Fear In Lovecraft Short Stories

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1. Fear
1.1. What is fear?

To understand how Lovecraft´s short stories have their characters react as they do in the face of danger and how they can induce fear in the reader in certain cases one has to understand at first what fear is and why it appears.
Fear is an instinctive emotion of all animals, yet it differs in its appearance and consequences in animals and humans (Overstreet, 16). Most animals only sense fear when in real danger and mostly react with the appropriate instinct of fight and flight. To see that one can simply look at a deer. The moment it senses something dangerous, something out of the ordinary, it flees to a safer place without giving it a second thought. In animals, fear is just a tool of survival (Overstreet, 17).
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One of those is suicide as a flight from reality, one is “shadow boxing”, the imagined defeat of the problem, and another one is the imagination of a companion that listens and seems to help, but disappears in the face of the real problem. But the execution or even just the consideration of those give a confused and distorted look on reality. One can grow detached of one´s own self, even the real world and the purpose of fear as a tool of survival is defeated because one wouldn´t feel the need or the impulse to try to fight the danger/run to a safer place and survive (Overstreet,…show more content…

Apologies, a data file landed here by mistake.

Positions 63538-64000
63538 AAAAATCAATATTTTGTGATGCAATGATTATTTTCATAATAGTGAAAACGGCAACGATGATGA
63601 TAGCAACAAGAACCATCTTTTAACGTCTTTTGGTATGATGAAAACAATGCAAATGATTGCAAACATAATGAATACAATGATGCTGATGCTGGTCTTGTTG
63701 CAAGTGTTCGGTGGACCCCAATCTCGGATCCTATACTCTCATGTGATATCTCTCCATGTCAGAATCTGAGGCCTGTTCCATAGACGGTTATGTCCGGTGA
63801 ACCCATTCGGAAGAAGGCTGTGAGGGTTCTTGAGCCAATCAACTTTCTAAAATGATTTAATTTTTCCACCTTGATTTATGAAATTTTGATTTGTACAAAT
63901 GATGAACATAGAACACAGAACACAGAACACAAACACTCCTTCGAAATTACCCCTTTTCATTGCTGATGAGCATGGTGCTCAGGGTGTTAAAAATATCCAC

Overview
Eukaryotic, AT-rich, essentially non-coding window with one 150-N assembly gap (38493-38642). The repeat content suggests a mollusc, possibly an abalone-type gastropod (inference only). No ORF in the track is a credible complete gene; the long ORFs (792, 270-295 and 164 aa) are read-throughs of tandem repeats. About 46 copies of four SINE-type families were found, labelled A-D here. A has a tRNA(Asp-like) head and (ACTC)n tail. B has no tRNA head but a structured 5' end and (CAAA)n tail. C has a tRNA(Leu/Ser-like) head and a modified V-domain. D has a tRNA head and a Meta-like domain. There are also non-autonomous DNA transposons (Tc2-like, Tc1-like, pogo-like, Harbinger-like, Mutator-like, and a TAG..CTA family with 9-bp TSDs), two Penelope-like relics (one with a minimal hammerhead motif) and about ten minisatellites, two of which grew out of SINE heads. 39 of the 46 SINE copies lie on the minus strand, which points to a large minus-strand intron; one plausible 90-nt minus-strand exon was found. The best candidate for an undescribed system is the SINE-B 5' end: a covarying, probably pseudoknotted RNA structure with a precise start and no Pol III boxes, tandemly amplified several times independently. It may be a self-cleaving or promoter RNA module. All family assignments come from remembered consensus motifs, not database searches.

“Fear of the unknown”

Lovecraft´s most used “type of fear” in his works is the “fear of the unknown” which he defined in his essay “supernatural horror in literature” from the year 1927.
In Lovecraft´s eyes, the sense of horror in literature is mostly due to the fear of the unknown which can be traced back to the oldest known works in human history: “The oldest and strongest emotion of mankind is fear, and the oldest and strongest kind of fear is fear of the unknown.” (Lovecraft, 1927). This fear is and will always be present in all stories of the human race simply due to our psyche. In literature, we can express those feelings towards the unknown easily and think about their consequences relatively freely. And these thoughts developed into their own genre of literature that, like any other genre, developed over time, from the prose of the antiquity to the Nordic myths to Edgar Allan Poe´s short stories (Lovecraft, 1927) and to today with authors like Stephen King or Neil Gaiman representing the current development of horror

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